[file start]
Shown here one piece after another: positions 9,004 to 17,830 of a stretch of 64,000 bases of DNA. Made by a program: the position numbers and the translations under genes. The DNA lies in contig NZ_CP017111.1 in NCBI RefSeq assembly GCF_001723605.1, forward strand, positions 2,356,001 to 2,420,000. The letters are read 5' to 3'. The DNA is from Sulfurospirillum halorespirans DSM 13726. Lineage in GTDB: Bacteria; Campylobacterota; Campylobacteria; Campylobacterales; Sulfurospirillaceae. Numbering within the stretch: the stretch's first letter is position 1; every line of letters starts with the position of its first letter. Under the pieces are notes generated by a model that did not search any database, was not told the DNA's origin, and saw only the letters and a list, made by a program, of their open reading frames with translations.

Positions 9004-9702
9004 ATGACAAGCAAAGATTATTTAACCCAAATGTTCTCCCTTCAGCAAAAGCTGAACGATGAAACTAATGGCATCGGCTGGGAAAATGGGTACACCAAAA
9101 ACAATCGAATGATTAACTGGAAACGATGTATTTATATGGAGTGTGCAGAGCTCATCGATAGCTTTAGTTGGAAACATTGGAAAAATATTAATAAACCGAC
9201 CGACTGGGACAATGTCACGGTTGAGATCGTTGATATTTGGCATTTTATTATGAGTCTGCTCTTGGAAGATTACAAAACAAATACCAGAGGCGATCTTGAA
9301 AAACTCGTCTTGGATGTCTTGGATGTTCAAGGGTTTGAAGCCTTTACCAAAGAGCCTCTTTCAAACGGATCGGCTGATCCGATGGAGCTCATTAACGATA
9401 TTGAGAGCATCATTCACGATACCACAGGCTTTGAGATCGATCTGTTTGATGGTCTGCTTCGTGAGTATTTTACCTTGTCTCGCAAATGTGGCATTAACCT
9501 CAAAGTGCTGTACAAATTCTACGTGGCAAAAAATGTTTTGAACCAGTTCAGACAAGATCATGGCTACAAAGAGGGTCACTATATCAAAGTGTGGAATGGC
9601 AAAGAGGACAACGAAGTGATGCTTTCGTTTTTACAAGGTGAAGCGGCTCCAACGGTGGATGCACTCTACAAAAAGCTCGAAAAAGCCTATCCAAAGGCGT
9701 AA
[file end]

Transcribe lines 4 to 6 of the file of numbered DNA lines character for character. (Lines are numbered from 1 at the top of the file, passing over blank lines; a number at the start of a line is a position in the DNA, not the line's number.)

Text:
9101 ACAATCGAATGATTAACTGGAAACGATGTATTTATATGGAGTGTGCAGAGCTCATCGATAGCTTTAGTTGGAAACATTGGAAAAATATTAATAAACCGAC
9201 CGACTGGGACAATGTCACGGTTGAGATCGTTGATATTTGGCATTTTATTATGAGTCTGCTCTTGGAAGATTACAAAACAAATACCAGAGGCGATCTTGAA
9301 AAACTCGTCTTGGATGTCTTGGATGTTCAAGGGTTTGAAGCCTTTACCAAAGAGCCTCTTTCAAACGGATCGGCTGATCCGATGGAGCTCATTAACGATA